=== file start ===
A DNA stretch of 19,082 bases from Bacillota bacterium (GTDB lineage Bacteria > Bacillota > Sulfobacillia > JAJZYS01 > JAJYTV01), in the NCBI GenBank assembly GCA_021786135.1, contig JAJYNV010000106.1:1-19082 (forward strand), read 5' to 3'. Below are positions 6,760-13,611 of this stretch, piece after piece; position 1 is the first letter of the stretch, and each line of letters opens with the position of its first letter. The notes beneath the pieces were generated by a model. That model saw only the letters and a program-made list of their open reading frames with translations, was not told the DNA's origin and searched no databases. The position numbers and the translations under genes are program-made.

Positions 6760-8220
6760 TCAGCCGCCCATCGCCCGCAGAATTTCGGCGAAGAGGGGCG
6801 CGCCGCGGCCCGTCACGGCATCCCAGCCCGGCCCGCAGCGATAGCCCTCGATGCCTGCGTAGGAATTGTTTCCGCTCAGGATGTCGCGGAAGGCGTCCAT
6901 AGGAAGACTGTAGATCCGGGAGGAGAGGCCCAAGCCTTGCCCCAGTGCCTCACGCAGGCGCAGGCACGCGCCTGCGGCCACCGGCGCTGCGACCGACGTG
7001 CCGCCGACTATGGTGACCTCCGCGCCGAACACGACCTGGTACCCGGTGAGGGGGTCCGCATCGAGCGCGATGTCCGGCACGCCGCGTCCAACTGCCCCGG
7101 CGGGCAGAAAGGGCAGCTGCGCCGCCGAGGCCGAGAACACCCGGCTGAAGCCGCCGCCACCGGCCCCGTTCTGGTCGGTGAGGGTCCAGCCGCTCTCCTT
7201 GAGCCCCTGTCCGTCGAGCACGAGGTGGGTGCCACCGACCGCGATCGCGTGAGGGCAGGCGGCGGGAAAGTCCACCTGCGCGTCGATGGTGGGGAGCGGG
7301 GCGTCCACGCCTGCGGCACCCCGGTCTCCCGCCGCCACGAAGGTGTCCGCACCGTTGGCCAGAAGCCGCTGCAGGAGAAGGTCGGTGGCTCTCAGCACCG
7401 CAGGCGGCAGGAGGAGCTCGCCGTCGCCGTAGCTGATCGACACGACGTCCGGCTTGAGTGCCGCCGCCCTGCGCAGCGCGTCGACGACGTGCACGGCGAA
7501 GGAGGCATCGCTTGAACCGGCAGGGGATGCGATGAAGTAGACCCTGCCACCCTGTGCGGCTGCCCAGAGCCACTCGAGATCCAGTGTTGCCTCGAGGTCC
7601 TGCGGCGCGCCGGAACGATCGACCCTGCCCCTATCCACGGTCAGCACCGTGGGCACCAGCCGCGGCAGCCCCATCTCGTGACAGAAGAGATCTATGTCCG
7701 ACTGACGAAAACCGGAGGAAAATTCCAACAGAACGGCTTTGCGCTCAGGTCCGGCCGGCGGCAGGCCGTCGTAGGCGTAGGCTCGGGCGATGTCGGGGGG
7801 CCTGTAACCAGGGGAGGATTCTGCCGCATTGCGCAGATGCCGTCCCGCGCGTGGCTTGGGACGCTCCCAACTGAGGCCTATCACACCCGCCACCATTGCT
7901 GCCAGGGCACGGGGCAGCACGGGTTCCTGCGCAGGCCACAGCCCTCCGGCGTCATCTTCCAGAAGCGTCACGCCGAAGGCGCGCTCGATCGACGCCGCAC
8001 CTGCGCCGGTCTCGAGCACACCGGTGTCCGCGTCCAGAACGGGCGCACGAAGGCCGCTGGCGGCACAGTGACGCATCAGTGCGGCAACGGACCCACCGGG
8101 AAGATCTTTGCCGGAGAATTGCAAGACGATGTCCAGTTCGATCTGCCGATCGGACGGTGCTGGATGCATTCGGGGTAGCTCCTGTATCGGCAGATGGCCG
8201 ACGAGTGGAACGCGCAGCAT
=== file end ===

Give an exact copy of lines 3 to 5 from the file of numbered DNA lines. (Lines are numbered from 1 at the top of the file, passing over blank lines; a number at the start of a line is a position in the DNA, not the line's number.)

6760 TCAGCCGCCCATCGCCCGCAGAATTTCGGCGAAGAGGGGCG
6801 CGCCGCGGCCCGTCACGGCATCCCAGCCCGGCCCGCAGCGATAGCCCTCGATGCCTGCGTAGGAATTGTTTCCGCTCAGGATGTCGCGGAAGGCGTCCAT
6901 AGGAAGACTGTAGATCCGGGAGGAGAGGCCCAAGCCTTGCCCCAGTGCCTCACGCAGGCGCAGGCACGCGCCTGCGGCCACCGGCGCTGCGACCGACGTG